Giant Swiss Rolls

Space yet Connection

Really like that joke Buffy!

       What happened to your hair Charlie?

        Tai's guardian angel - her mummy!

                  You can't get us up here!

Oh Mum .... For heaven's sake!!!!

                    Do you mind? We're eating!

 'I Love you'!

Could it get any better than this?

And .....FREEZE!!!

                                  Sisterly Love


No one I think is in my tree, I mean it must be high or low.

That is you can't you know tune in but it's all right.

That is I think it's not too bad.

Let me take you down, 'cause I'm going to Strawberry Fields.

Nothing is real and nothing to get hung about.

Strawberry Fields forever.

Living is easy with eyes closed, misunderstanding all you see.

It's getting hard to be someone but it all works out.

It doesn't matter much to me.

Let me take you down, 'cause I'm going to Strawberry Fields.

Nothing is real and nothing to get hung about.

Strawberry Fields forever.

Always know sometimes think it's me, but you know I know and it's a dream.

I think I know of thee, ah yes, but it's all wrong.

That is I think I disagree.

Let me take you down, 'cause I'm going to Strawberry Fields.

Nothing is real and nothing to get hung about.

Strawberry Fields forever.

Strawberry Fields forever.

Strawberry Fields forever.

If we can somehow remain connected to the child within ourselves, 'Strawberry Moments' might continue through adulthood, well into the 'second childhood' of old age, and who knows ... perhaps even beyond death itself!

Paddy getting by, with a 'little help from his friend!'

Ever eaten a double strawberry? Legend holds that if you break it in half and share it with a member of the opposite sex, you will soon fall in love with each other.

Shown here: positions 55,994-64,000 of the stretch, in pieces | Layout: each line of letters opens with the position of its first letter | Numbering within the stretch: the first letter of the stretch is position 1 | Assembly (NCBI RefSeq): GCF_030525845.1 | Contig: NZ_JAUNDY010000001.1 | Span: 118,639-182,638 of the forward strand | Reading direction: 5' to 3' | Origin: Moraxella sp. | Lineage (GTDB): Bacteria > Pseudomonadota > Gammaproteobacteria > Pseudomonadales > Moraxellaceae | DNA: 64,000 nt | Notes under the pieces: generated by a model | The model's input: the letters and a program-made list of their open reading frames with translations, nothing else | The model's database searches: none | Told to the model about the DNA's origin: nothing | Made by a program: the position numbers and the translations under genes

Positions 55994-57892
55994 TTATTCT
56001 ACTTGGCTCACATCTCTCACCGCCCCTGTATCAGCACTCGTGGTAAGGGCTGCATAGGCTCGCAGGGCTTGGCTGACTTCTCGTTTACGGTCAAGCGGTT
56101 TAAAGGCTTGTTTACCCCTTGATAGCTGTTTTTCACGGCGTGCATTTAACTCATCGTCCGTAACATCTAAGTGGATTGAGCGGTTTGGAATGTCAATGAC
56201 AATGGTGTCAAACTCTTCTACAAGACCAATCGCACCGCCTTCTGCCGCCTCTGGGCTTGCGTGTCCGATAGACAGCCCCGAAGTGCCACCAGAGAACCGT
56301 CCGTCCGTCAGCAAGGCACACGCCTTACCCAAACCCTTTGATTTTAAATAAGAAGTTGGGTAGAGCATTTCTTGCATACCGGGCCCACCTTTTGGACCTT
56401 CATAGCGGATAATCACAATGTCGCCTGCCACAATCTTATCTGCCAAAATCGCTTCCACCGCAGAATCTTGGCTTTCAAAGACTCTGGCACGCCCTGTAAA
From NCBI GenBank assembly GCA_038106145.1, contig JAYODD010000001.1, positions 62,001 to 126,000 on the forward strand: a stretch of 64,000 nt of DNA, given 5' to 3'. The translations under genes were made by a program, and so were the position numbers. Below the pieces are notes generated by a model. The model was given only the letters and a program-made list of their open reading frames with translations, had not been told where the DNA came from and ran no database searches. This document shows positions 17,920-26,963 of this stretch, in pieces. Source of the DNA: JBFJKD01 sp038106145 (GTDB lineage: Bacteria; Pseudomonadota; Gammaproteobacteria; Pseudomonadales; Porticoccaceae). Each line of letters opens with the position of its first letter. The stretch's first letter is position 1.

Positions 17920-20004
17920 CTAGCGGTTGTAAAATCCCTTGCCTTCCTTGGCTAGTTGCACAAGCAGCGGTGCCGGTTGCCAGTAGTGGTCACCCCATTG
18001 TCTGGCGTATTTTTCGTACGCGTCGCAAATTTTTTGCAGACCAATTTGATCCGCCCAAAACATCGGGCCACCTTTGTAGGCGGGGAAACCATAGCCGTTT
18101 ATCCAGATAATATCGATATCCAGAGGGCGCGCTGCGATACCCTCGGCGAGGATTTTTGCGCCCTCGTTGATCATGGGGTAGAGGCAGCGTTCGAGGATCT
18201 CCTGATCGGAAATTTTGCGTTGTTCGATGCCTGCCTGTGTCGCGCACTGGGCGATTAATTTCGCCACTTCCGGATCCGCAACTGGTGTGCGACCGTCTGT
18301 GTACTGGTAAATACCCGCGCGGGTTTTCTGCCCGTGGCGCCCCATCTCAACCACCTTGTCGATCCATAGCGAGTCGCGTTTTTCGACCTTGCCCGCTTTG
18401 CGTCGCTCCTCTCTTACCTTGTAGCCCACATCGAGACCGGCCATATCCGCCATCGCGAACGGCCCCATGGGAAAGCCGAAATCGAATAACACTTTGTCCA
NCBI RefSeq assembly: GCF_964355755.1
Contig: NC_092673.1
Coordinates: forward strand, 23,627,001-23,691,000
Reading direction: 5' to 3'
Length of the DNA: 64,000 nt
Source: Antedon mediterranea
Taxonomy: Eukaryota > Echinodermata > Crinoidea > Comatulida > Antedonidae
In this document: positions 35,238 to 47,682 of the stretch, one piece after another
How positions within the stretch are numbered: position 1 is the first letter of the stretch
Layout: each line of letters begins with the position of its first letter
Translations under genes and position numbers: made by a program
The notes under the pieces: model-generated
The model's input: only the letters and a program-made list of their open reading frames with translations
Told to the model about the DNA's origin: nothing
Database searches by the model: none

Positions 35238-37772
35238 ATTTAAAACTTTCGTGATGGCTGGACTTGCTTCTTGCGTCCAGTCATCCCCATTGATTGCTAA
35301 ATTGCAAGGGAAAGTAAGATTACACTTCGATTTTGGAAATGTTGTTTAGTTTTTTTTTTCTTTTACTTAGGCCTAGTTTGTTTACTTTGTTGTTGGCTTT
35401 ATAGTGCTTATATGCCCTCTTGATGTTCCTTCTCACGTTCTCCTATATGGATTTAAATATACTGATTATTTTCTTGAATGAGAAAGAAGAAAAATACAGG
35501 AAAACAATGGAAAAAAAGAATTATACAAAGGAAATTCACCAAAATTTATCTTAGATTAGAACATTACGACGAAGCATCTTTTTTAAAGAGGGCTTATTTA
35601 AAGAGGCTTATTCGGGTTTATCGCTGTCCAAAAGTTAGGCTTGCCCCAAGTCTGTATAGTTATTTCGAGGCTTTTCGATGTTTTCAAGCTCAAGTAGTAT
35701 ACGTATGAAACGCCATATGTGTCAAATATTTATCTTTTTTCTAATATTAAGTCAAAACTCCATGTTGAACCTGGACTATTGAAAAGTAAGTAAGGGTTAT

Ciao for now!

Friday, September 10, 2010


A petal fades, and flutters through a rusty sword of sunlight. It lands; butterfly wing on pretty pink table. He hadn't come. Her father's dark clock out in the cold hallway strikes four, then quarter past. Its relentless dependability reminds of his carping condemnations, that should have stopped at the grave. She rustles across wasting carpet, to draw back lace curtain from lattice window; and for the tenth time, the only visitor is the breeze that April brings. In the scantest of moments, Hope slides into Helplessness, forcing her towards the glow of the fireplace. She leans across coolness of marble and reacting to the reflection of white disappointment, she takes the roundness of cheek between finger and thumb; a pinch in place of rouge, providing proof of life within ... and without.

Turning away, and smoothing black taffetta skirt as if soothing a crying child, her eyes are captured by a gleaming silver teapot, on a tray, gilded with broken promises. She unleashes herself from its glaze of smugness, and perches on the edge of a straight-backed chair in the corner, by the window, where dreams were once stitched. A rebellious curl is swept away from coal black eye; red on creamy fingers. The thundering announcement of half past the hour crushes the indifference of trickling expectancy; causing one last searching of eyes, beyond the honeyed columbine, towards a winding road, that leads nowhere. No horse straining at the bit. No man waving smile of surrender. Curtain replaced, she steps away to collect the untouched refreshments and notices a faded, but compelling presence, nestling in the shade of silver's arrogance. The woman in black takes the petal to her lips, for they are sisters in their singularity and in their secret. Unable to fly heavenwards; trapped by murderers' curse; they are echoes of butterflies' wings. 

A petal fades, and floating through a rusty sword of sunlight, it lands; butterfly wing on a pretty pink table. He hadn't come!

Maureen Walsh September 2010 ©

Doll photograph by courtesy of Rebbekah Guoleifsdottir Photography

Ciao for now!